Geoff Calkins of the Memphis Commercial Appeal noted that one of the issues between Gasol and Fizdale was that the big man, to Fizdale's frustration, didn't want to be an alpha: "The man has never wanted to be in the center ring of a circus. He has always wanted to be an important part of a winning team."

    Good news! San Antonio is probably the least circus-like atmosphere in professional sports. No egos, no me-firsts, no alphas, no dispute about defense-obsessed hive-mindedness being the best—the only!—way to play.

    One time, Gregg Popovich fined Danny Green for referring to himself in the first person, rather than his company-issued numerical identity signifier: Spurs cog No. 438E-12. If Gasol wants to be part of something without all the individual hoopla, this is the place for him.

    Also, with this deal, we get both Gasols in one spot. This needs to happen, if only for the dramatic locker-room scene when Popovich, in a time-honored Spurs ritual, sprinkles droplets of Tim Duncan's sweat on Pau and Marc's foreheads while chanting, "You are no longer brothers. We are your family now. Your only allegiance is to the collective. Receive this sweat and be bound to us forever."

    And, Spurs fans, let's not pretend you didn't pillory Aldridge six months ago for flaming out in the playoffs. You guys hated him. Don't act like he's suddenly untouchable after a couple months of excellent play.

    For Memphis, Aldridge pairs well with Conley as a pick-and-pop partner. And if the Grizz need bailout buckets, there aren't many better options than dumping the ball down to Aldridge on the block. There's no loss of offensive spacing with Aldridge replacing Gasol, and Memphis' rebounding would likely improve as well.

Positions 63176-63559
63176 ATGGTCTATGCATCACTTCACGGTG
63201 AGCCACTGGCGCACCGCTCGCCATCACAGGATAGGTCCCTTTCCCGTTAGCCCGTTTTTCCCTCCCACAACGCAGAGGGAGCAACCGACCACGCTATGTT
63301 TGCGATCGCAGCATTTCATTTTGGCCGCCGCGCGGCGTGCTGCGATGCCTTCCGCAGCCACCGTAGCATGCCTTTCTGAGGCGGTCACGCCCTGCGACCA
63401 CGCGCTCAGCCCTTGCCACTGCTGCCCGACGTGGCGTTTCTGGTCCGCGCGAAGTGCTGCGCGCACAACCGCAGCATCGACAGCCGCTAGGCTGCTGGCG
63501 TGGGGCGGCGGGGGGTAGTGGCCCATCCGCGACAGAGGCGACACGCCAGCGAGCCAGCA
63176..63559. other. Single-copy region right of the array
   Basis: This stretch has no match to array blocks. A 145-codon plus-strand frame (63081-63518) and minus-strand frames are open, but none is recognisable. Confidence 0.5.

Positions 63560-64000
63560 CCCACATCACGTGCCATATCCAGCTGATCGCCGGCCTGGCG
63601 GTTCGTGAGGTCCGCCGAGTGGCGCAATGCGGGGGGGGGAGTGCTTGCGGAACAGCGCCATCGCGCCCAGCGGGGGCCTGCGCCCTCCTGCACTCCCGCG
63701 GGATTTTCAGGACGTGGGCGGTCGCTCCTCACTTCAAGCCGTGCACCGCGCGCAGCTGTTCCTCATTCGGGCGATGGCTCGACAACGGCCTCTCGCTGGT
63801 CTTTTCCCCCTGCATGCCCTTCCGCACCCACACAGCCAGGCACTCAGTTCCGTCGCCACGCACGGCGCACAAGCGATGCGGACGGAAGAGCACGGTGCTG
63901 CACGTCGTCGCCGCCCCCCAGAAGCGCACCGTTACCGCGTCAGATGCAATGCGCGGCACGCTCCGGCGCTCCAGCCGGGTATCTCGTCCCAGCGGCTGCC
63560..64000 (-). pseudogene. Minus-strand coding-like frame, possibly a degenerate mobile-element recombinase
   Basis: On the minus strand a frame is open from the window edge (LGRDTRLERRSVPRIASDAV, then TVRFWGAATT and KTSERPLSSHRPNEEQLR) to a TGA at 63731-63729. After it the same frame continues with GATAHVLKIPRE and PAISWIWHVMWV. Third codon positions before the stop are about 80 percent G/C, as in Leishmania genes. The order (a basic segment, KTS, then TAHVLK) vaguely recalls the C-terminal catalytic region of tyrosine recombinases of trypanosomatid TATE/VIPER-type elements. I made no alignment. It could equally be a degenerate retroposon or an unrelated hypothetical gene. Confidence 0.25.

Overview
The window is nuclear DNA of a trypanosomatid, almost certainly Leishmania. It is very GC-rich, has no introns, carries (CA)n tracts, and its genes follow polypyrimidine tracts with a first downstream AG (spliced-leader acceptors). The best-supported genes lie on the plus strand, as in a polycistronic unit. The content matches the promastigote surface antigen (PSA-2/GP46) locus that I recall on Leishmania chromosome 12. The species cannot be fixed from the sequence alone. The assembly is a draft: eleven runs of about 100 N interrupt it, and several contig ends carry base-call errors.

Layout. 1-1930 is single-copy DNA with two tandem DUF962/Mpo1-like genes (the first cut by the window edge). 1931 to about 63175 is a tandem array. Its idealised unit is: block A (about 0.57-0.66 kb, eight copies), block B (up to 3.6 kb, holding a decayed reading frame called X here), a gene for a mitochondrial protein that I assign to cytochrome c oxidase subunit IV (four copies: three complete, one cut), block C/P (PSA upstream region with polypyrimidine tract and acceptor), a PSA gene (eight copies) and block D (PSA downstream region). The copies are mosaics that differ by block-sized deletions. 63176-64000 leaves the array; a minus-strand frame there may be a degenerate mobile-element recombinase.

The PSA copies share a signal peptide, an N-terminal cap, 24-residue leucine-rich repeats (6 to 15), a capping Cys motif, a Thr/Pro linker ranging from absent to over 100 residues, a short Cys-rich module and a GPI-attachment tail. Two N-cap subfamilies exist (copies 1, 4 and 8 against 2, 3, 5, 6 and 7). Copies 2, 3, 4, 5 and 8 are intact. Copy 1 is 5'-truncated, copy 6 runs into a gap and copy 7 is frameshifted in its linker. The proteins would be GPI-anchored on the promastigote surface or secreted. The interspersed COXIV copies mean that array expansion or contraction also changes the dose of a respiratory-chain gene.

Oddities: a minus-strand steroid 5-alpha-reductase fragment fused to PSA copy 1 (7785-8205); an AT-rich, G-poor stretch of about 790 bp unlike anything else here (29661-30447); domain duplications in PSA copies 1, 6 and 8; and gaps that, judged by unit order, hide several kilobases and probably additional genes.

*Trade cannot be completed until summer of 2018 due to restrictions attached to Aldridge's extension signed in October. But we're dealing in hypotheticals anyway. Maybe the Grizzlies ownership situation will be settled enough by then to get something done.

Toronto Raptors

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    Brandon Dill/Associated Press

    Toronto Raptors Get: Marc Gasol

    Memphis Grizzlies Get: Jonas Valanciunas, Lucas Noguiera and OG Anunoby

    The Raptors should have enough trust in Jakob Poeltl to hold down backup minutes at center, particularly with the luxury of playing Serge Ibaka in that spot whenever Gasol's out.

    Giving up a pair of bigs isn't a problem.

    Valanciunas' best attribute, posting up, really doesn't have much of a place in the modern game, so it's easy to see why Toronto would move on from him in favor of Gasol, a much more well-rounded option in the middle. The Raptors' offensive overhaul, defined by more ball movement and three-point shooting, would benefit from another slick passer. For all of Ibaka's gifts, his shakiness as a distributor on the short roll makes him a potential postseason liability against quality defensive schemes.

    Smart teams will force him to make decisions on the move, which he's struggled with his entire career.

    Putting Gasol at the 5 and simply turning Ibaka into a catch-and-shoot offensive spacer in crunch-time lineups has more playoff appeal.

    For Memphis, this deal is really about Anunoby, a budding multi-positional defensive nightmare who could also contribute on the other end if his outside shot progresses. He's at 38.2 percent from deep on 2.6 attempts per game this year. If he stays anywhere near that number and adds volume, he's a hugely valuable asset at 6'8" and 232 pounds with strength and bounce to capably play some small-ball 4.

    Even if we disparaged Valanciunas as a one-dimensional post-up threat, it's only fair to note he's actually good at it. He's used 20.5 percent of his offensive plays in the post this season, and his 1.17 points per possession rank in the 96th percentile.

    Gasol makes about $8 million more per season than Valanciunas, but their deals are the same length. That's another positive for the Grizzlies.

                          

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    Stats courtesy of Basketball Reference or NBA.com. Salary info via Basketball Insiders.